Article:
Peter Mirandi

Peter Mirandi has more than 30 years of local public health experience in several Massachusetts communities.

Peter Mirandi

Read Time: 4 minutes



Peter Mirandi has more than 30 years of local public health experience in several Massachusetts communities. He talks about how he approaches public health leadership from the everyday to a crisis.

Public health is more than just a job for Peter Mirandi (SPH ‘93). It’s a calling that has him working post-retirement because a global pandemic meant he couldn’t stay on the sidelines.

Mirandi retired in early 2020 after more than 30 years with the Danvers Health Department, just before the state of emergency was declared in Massachusetts due to Covid-19. He headed down to Florida as planned, but six months later, jumped back in to local public health as interim health director in Reading. During this past year in Reading, Mirandi has reorganized the department, secured office space, and recruited a new health director, all while providing public health leadership during an unprecedented time.

“Prior to the pandemic, it was all about prevention,” said Mirandi, who is licensed as a registered sanitarian, or environmental health specialist. He highlighted some of the big things public health tackled — tobacco control, environmental tobacco smoke, removing lead in homes, and emergency preparedness.

And then, seemingly overnight, the day-to-day rhythm of local public health – prevention programs, inspections, flu clinics and more — was upended.

“The pandemic was the real deal. Doesn’t get any more real,” Mirandi said, adding he doesn’t like to make dire predictions, but it’s sometimes hard not to go down a dark path. “Last year, we saw death rates that were incredible. And nursing homes and people with preexisting conditions are one thing. But when your healthy children are being buried, it messes up a society for a long time.”

And when things get real, the finger pointing can begin. Mirandi said he finds it more productive to work with peers and higher-ups in state and federal public health than to criticize.

“Maybe it was from my military background as a young man. But I believe in the organization or the chain of command, and I think we had competent people from the local health officer – health director – all the way up the line,” Mirandi said. “We had good people all the time throughout my career and there was no reason to lose confidence.”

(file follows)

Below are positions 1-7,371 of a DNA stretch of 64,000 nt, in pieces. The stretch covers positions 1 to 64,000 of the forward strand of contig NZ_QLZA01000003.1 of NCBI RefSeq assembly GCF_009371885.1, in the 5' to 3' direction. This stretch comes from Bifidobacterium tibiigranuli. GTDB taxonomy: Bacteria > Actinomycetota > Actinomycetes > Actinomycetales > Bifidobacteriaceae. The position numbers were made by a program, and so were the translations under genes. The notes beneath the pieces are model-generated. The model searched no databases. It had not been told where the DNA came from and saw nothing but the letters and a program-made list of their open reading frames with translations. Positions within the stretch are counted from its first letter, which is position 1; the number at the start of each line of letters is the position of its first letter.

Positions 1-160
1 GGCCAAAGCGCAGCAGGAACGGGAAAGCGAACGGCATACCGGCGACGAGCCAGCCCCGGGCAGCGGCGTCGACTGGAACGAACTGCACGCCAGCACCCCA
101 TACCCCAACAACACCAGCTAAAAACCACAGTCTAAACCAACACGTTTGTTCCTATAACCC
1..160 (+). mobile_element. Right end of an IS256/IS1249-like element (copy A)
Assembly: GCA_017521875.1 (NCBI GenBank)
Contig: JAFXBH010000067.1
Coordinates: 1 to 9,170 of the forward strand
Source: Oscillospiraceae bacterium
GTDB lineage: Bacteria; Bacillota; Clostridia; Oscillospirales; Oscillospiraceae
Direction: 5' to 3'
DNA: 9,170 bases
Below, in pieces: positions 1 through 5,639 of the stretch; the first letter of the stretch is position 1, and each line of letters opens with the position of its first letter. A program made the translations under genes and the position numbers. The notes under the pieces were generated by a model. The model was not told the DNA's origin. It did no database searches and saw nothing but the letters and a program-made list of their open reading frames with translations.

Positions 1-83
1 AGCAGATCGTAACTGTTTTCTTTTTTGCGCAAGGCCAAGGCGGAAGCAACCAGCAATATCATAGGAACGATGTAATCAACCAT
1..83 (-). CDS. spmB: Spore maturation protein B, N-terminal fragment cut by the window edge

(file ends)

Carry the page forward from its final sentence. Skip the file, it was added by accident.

The pandemic highlighted a public health challenge Mirandi has focused on since the very early days of his career – our food supply. He arrived in local public health after a stint in the Coast Guard during the Vietnam War, and worked for NOAA Fisheries developing food safety standards for fish from catch to point-of-sale.

“Our food supply is a lot more fragile than we want to believe,” he said, recalling the pandemic’s empty grocery stores shelves, freezers and coolers that are still barely stocked in some places.

Mirandi’s public health concerns extend more broadly to climate change. He’s the kind of guy who likes to ask people if they know where their trash ends up – it’s not a landfill – and takes the opportunity to explain how Massachusetts trash is incinerated.

“Here, landfills have been capped for a lot of years. We transport [trash] to incinerators that pump it into the atmosphere,” Mirandi said, going on to explain how he enjoys jumping at an opportunity to get someone to rethink trash disposal in the context of climate change. “When people tune into that, they think, that’s where our solid waste goes?”

Now that he’s handed the Reading job on to his replacement, Mirandi is content to consult where he’s needed – local health departments always need qualified public health practitioners, he says. And he brings his experienced approach to working within communities that focus on collaboration over compromise.

“When you compromise, everybody has to give something up to find a solution that we can all just kind of live with. That’s easy. Collaborating, inventing measures that people can live with, literally; they don’t have to give things up. You just modify, reframe the issue until you can come up with a pure collaboration so nobody’s losing things. We’re just reaching consensus around common goals.”

This article is part of an occasional Public Health Post series profiling local public health professionals in Massachusetts. At this turning point for public health, this series will ask the “boots on the ground” people who led their communities through the pandemic their lessons learned with an eye toward what’s next for local public health.

Photo provided by Peter Mirandi